Despite her disastrous performance in the 2008 election, Sarah Palin is still the sexiest brand in Republican politics, with a lucrative book contract for her story. But what Alaska’s charismatic governor wants the public to know about herself doesn’t always jibe with reality. As John McCain’s top campaign officials talk more candidly than ever before about the meltdown of his vice-presidential pick, the author tracks the signs—political and personal—that Palin was big trouble, and checks the forecast for her future.
How exactly does Purdum measure "disastrous"? Is it by the crowds she attracted, the fundraising she created, or the new excitement that surrounded McCain's campaign following her selection? She had several disastrous interviews but that doesn't make her entire selection disastrous.
The piece is full of these types of accusations. They aren't really supported. Worse than that, the accusations are often those with no context. As such, they are almost entirely done as nothing more than a salacious attack on Palin. My favorite part, if you will, was this.
More than once in my travels in Alaska, people brought up, without prompting, the question of Palin’s extravagant self-regard. Several told me, independently of one another, that they had consulted the definition of ‘narcissistic personality disorder’ in the Diagnostic and Statistical Manual of Mental Disorders--’a pervasive pattern of grandiosity (in fantasy or behavior), need for admiration, and lack of empathy’--and thought it fit her perfectly.Is Pardum serious? Does he really expect the readers to believe that layman use such clinical terms? Does he really expect us to believe that non psychiatrists consulted the "Diagnostic and Statistical Manual for Mental Disorders"? Pardum's piece is another in a long line of pieces that can't seem to find one person in all of Alaska that could say a nice thing about her despite the fact that she's still overwhelmingly popular there. There it is. The article is 9000 words more or less like those I quoted. The New York Times published a similar hit piece during the campaign. That received scant coverage. I wish this had wound up the same.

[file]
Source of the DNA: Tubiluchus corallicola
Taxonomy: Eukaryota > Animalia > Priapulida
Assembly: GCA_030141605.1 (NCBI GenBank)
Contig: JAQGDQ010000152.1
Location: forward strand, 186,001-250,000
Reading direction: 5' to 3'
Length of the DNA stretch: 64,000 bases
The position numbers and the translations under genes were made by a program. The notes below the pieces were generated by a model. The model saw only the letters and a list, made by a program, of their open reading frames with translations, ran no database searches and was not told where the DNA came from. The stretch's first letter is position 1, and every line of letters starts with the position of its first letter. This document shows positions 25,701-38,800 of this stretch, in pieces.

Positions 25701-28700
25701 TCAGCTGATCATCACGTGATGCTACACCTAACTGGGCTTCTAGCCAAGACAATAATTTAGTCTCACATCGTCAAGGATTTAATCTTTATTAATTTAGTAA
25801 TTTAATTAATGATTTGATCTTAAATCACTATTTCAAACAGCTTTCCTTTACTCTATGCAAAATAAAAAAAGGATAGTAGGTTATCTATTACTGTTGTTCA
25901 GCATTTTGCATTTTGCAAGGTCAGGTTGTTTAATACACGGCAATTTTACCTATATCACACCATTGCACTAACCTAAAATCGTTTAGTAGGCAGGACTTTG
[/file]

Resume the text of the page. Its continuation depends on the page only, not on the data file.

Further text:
The difference with this article is that it also quoted former McCain staffers, who anonymously attacked Palin. The most infamous attack insinuates that Palin had post partum depression.
Some top aides worried about her mental state: was it possible that she was experiencing postpartum depression?
There was several attacks like this one, though this has received the most attention. Of course, not one of the people that attacked Palin for this piece would put their name behind the attack. That's for good reason. If they did, they'd never work for any Republican ever again. Redstate once identified Nichole Wallace as the author of one previous anonymous Palin attack. Wallace now works for the liberal online publication, the Daily Beast. It's likely that's the sort of employment Wallace can expect going forward.
The worst part about all of this is that the piece once again makes the absurd allegation that Palin cost McCain the election. It's one of many things that anonymous sources told Pardum. Of course, that's absurd, and frankly, even if true, exactly whose fault would it have been if not the very folks making the accusation?
McCain lost the election the minute the economy tanked. He didn't help himself when he claimed the economy was on steady ground. He put the final nail in his coffin when in the debate he came out in favor of the bailout. None of that had anything to do with Palin. The only time the McCain campaign had any steam was in the weeks following her selection. When the economy tanked, that became the issue.
Her initial interviews were in fact disastrous. Of course, whose fault is that? Why would the campaign have her sit down with the MSM first? Wouldn't it have been much better if Palin was first rolled out with several friendly media? Furthermore, why did they cut her off after a few bad interviews? Wouldn't that have reinforced her image? A lot of the blame for the bad interviews of course goes to Palin herself but some go to these very anonymous advisers now attacking her.
Frankly, it's high time we stop rehashing the 2008 campaign. It's worse yet, when doing so, gives unneeded publicity to a terrible hit piece.